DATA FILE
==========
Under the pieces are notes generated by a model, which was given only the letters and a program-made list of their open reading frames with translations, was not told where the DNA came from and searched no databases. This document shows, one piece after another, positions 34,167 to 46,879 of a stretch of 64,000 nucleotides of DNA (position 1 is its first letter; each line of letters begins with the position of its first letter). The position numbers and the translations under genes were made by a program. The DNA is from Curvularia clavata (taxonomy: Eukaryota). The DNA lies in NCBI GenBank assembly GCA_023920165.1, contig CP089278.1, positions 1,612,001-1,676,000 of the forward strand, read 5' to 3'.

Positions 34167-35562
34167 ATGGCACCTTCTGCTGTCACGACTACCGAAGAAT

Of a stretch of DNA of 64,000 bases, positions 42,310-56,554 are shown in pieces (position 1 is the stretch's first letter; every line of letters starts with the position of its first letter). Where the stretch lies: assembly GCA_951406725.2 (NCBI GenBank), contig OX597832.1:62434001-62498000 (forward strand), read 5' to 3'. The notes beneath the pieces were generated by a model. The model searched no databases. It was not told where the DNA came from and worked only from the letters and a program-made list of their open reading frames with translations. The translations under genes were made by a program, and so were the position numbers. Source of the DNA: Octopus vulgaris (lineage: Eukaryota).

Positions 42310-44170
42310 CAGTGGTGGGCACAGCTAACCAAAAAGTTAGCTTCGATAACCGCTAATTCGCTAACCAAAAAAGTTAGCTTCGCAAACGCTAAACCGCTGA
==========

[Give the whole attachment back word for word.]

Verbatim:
Under the pieces are notes generated by a model, which was given only the letters and a program-made list of their open reading frames with translations, was not told where the DNA came from and searched no databases. This document shows, one piece after another, positions 34,167 to 46,879 of a stretch of 64,000 nucleotides of DNA (position 1 is its first letter; each line of letters begins with the position of its first letter). The position numbers and the translations under genes were made by a program. The DNA is from Curvularia clavata (taxonomy: Eukaryota). The DNA lies in NCBI GenBank assembly GCA_023920165.1, contig CP089278.1, positions 1,612,001-1,676,000 of the forward strand, read 5' to 3'.

Positions 34167-35562
34167 ATGGCACCTTCTGCTGTCACGACTACCGAAGAAT

Of a stretch of DNA of 64,000 bases, positions 42,310-56,554 are shown in pieces (position 1 is the stretch's first letter; every line of letters starts with the position of its first letter). Where the stretch lies: assembly GCA_951406725.2 (NCBI GenBank), contig OX597832.1:62434001-62498000 (forward strand), read 5' to 3'. The notes beneath the pieces were generated by a model. The model searched no databases. It was not told where the DNA came from and worked only from the letters and a program-made list of their open reading frames with translations. The translations under genes were made by a program, and so were the position numbers. Source of the DNA: Octopus vulgaris (lineage: Eukaryota).

Positions 42310-44170
42310 CAGTGGTGGGCACAGCTAACCAAAAAGTTAGCTTCGATAACCGCTAATTCGCTAACCAAAAAAGTTAGCTTCGCAAACGCTAAACCGCTGA